The second option for financing infrastructure development involves improving public investment efficiency. Currently, Uganda loses up to one-half of resources allocated to various infrastructure projects due to challenges in public investment management. This loss is caused by a number of weaknesses including inefficient planning, absorptive capacity constraints, poor project selection and execution, inflated unit costs, issues with compensation and fraud. In addition, projects are usually riddled with the propagation of self-interests, which lead to leakages and wastage. Consequently, there are large budget executions gaps in public investments, particularly in the transport and energy sectors. One area where lots of government resources are lost is compensations. In this respect, carefully crafted land reforms that would allow government compulsory land acquisition but ensure that any rightful owners are fairly and expeditiously compensated and/or resettled.

The third option involves leveraging private financing opportunities. One source of private finance that can potentially play a critical role in infrastructure development is the pensions sector. The value of assets and member contributions at Uganda’s leading pension fund – National Social Security Fund (NSSF) – has grown tremendously over the past 10 years. It is estimated that member contributions reached UGX 6.7 trillion in 2015. This amount is the equivalent of approximately 7 per cent of GDP. Although this figure is small by international comparisons, it represents tremendous growth in the pension sector. The advantage of borrowing from pension funds is that the government will be able to pay the loans in domestic currency, and the risk of fluctuating interest rates that comes with deprecating exchange rates for foreign currency denominated loans would be mitigated.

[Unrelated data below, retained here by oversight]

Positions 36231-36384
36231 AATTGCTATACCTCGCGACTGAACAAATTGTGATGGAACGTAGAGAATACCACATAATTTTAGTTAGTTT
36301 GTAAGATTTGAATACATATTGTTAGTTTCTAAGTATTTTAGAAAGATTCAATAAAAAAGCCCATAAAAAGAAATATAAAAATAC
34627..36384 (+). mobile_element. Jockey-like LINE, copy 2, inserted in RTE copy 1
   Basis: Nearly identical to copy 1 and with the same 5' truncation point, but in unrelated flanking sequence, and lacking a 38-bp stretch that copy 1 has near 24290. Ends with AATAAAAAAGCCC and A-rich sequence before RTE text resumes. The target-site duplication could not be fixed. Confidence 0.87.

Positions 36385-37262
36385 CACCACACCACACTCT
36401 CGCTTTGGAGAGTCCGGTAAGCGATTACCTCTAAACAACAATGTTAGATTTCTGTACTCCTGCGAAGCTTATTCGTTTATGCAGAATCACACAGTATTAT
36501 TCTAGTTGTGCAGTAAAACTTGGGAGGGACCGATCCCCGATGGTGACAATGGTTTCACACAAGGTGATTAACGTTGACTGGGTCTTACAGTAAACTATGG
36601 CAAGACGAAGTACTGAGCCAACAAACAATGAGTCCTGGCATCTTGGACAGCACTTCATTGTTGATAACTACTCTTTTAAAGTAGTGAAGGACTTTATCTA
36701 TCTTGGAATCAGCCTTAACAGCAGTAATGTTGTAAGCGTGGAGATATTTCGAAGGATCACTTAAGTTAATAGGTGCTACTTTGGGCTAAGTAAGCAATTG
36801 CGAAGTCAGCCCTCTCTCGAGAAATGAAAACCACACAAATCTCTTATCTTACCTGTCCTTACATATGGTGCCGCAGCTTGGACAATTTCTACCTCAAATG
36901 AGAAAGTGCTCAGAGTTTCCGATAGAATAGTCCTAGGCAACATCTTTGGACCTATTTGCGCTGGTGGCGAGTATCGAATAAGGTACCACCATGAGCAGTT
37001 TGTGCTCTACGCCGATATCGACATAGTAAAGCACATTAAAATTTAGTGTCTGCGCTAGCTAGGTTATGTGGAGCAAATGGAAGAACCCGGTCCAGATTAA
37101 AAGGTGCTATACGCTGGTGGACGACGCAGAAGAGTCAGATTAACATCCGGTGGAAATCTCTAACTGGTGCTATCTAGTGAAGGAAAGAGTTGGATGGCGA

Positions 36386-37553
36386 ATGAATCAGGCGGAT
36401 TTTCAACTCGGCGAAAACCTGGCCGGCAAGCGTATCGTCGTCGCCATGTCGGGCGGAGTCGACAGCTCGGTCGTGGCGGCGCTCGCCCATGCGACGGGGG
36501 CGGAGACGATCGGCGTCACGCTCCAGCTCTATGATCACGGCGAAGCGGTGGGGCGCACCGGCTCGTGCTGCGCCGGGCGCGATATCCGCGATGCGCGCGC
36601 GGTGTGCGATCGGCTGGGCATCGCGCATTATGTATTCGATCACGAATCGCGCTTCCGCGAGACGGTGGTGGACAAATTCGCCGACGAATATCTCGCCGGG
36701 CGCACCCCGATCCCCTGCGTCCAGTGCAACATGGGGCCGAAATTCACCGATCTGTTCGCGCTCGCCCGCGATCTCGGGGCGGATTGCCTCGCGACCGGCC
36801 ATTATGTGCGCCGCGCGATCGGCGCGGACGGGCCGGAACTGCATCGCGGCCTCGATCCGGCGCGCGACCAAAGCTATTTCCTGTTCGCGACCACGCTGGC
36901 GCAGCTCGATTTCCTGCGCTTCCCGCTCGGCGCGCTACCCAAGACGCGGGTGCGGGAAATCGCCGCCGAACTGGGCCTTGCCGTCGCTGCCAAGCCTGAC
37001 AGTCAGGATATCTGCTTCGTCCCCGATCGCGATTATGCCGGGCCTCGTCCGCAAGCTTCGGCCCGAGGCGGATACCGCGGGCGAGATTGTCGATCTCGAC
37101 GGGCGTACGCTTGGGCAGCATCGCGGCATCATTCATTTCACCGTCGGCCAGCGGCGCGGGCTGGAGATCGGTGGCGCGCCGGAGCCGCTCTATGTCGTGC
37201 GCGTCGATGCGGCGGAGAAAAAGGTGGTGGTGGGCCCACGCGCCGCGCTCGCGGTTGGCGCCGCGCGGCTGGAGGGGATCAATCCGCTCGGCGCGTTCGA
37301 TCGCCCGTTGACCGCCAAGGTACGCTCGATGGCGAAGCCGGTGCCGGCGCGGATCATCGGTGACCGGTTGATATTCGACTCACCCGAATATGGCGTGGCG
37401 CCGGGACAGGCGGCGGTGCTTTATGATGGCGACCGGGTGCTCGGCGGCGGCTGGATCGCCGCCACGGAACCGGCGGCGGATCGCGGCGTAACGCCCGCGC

Relatedly, remittances could be a feasible window for improving Uganda’s external financing flows in the country. Uganda can draw lessons from Ethiopia, where a diaspora bond was successfully issued in 2011 to finance the grand renaissance dam, whose project cost was estimated at USD 4.8 billion. This experience shows that Diaspora bonds could be an important fundraising vehicle critical to the successful mobilization of revenues for infrastructure investments. However, considering the high domestic appetite for credible investments, as evidenced by the recent oversubscribed initial public offers for Umeme, Stanbic and Safaricom, Government should consider, as a first step, floating a domestic infrastructure bond as a means of attracting long-term infrastructure financing.

The fourth option involves using oil revenues to ramp up investments in infrastructure. This option is well articulated in Uganda’s policy documents. Oil for infrastructure will boost the productivity of the economy by unleashing the productivity of capital and labour and mitigate any Dutch Disease effects by harnessing idle productive capacity to unlock the productive potential of the economy and satisfy any resource-induced demand. However, using oil revenues is subject to risks, particularly price volatility, which could result in investment uncertainty. Another risk relates to political capture. Mitigating these risks requires that Uganda focusses on building and strengthening the requisite institutional and policy space, ensure strict adherence to the rule of law, and eliminate rent seeking, political and elite capture to ensure transformative gains from expenditures of natural resources wealth.

Joseph Mawejje is a Research Analyst at the Economic Policy Research Centre